The Kruger to Canyons Biosphere Region (K2C) in partnership with Mpumalanga Tourism and Parks Agency (MTPA), SAFCOL/Komatiland Forests and the Department of Agriculture, Forestry and Fisheries (DAFF) is currently embarking on a process to declare over 5 000 ha of high value conservation land in the Mpumalanga Drakensberg. As part of the process management plans are being developed for these areas which mostly consist of threatened grassland, wetland and forest habitats.

Fire is a key ecosystem driver in many biomes, including grassland, savanna and fynbos ecosystems in South Africa and thus fire is used as a crucial management tool by land managers to help meet a number of objectives.  In a forestry setting a balance needs to be struck between ensuring the safety of plantation trees while also attempting to promote biodiversity in natural areas. The MTPA over the course of the last 40 years has experimented with a number of fire techniques on Blyde River Canyon Nature Reserve (BRCNR).

Due to the undesirable ecological impacts of certain burning techniques and the practical difficulties in terms of the resources needed to implement burns on a scale that would limit ecological impacts, a system of trying to mimic fires caused by lightning was implemented. This led to the implementation of patch mosaic burns (PMB) on the BRCNR as well as Manyeleti Nature Reserve bordering the Kruger National Park. The PMB technique was first explored by Parr & Brocket in the late 1990’s to maximize the benefits of a diverse fire regime that promotes heterogeneity in a landscape thus supporting species diversity.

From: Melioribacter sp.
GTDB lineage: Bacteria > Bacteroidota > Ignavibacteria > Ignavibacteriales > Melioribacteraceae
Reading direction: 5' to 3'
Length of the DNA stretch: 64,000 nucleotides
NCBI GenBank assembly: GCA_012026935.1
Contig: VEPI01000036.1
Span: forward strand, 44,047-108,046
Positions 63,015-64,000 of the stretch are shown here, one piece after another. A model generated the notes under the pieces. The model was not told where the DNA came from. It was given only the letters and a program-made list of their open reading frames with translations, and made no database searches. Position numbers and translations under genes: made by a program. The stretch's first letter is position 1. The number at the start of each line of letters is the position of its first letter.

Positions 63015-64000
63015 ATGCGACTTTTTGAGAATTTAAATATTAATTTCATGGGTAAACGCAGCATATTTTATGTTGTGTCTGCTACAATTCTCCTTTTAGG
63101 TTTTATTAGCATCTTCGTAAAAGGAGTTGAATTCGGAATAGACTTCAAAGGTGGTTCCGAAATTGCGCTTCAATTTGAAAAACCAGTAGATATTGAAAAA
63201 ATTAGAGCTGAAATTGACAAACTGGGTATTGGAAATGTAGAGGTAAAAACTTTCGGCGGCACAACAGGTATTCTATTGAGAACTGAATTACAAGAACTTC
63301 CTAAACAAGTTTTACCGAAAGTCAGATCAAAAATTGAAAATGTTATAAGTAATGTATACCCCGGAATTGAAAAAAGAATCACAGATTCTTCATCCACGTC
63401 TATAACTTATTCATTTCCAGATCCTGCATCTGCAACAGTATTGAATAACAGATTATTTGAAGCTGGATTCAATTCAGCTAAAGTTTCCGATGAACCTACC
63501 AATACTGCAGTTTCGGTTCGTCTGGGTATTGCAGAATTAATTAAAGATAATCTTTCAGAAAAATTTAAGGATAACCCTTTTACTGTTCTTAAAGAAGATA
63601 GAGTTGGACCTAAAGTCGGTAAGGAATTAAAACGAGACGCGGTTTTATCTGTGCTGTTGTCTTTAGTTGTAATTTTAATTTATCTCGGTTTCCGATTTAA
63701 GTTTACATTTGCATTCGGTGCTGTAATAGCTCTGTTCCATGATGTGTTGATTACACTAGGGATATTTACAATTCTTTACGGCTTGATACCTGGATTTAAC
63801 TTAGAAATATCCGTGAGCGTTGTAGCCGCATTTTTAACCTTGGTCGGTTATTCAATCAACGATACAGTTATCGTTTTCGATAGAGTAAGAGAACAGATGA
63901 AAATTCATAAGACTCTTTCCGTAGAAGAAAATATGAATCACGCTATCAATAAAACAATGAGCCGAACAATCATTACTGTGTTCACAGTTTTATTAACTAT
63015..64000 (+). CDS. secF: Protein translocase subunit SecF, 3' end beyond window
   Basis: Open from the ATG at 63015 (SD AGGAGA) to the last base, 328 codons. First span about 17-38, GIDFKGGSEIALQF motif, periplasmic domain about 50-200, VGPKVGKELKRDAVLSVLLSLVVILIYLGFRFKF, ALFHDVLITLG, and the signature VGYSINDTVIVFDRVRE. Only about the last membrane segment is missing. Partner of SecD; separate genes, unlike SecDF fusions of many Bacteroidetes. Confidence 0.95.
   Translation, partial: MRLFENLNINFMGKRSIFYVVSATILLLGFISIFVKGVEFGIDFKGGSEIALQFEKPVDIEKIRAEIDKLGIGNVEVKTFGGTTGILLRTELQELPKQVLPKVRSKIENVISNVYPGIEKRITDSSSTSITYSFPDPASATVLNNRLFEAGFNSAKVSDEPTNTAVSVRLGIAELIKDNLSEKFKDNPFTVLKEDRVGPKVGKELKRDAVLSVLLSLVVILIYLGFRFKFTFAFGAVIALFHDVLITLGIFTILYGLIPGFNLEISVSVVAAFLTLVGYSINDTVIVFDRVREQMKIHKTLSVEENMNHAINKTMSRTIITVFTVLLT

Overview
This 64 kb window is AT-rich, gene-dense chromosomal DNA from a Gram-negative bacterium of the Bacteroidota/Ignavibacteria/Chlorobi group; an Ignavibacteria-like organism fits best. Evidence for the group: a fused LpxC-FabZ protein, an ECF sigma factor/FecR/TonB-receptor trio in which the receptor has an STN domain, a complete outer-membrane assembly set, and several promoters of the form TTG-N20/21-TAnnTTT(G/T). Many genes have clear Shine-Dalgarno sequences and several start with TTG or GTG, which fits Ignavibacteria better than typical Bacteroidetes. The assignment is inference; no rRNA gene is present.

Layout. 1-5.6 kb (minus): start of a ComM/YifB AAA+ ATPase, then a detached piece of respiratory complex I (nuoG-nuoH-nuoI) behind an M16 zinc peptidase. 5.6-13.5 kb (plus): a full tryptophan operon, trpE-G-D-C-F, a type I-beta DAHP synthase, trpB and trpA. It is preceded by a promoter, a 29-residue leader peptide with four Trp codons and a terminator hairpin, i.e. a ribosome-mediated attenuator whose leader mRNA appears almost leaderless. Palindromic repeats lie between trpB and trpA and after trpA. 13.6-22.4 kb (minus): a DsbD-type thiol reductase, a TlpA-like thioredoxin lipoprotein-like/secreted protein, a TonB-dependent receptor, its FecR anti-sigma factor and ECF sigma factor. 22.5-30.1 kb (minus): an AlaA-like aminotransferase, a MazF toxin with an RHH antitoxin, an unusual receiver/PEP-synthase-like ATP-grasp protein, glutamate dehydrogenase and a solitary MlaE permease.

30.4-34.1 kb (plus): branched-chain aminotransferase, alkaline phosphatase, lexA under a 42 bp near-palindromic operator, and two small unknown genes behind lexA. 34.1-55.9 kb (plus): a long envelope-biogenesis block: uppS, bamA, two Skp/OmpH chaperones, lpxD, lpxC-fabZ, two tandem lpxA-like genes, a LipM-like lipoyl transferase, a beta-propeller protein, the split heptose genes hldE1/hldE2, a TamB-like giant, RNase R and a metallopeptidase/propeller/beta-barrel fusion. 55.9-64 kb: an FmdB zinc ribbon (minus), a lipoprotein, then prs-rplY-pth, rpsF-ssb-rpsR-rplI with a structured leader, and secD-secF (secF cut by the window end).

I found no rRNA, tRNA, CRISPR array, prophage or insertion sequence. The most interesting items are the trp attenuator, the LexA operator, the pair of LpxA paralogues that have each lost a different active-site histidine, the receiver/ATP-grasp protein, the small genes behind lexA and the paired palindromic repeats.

The PMB fire regime applied at several MTPA estates is characterized by fires ignited throughout the year, under cool moist conditions and allowed to burn freely with the return period primarily dictated by the presence and abundance of moribund material. Patch mosaic burning has been identified as a means to support biodiversity objectives in a forestry landscape, especially as a way to reduce moribund material in the absence of large herbivores, thus reducing fire risk and also supporting biodiversity objectives.

On 21 February MTPA initiated a patch burn on BRCNR and a number of stakeholders were invited to attend. The day was preceded by a number of days of rain and mist and many thought burning would not be possible. However, with the help of a slight wind the grasslands readily burned.

Patch burning as a method for application in a forestry landscape will be further investigated in the coming months and although it can’t address all management requirements it can be used in conjunction with other types of burns to support biodiversity outcomes. We also hope that some of this work could lead to increased interest with the potential to focus on addressing the lack of research on patch mosaic burning, especially in the grassland biome.

This work contributes to the activities undertaken by Component 2 of the Biodiversity and Land Use Project in the area, aimed at improving the management of land and natural resources in order to ensure that priority biodiversity is able to persist in a healthy functioning state.

For more information contact Nicholas Theron via email on

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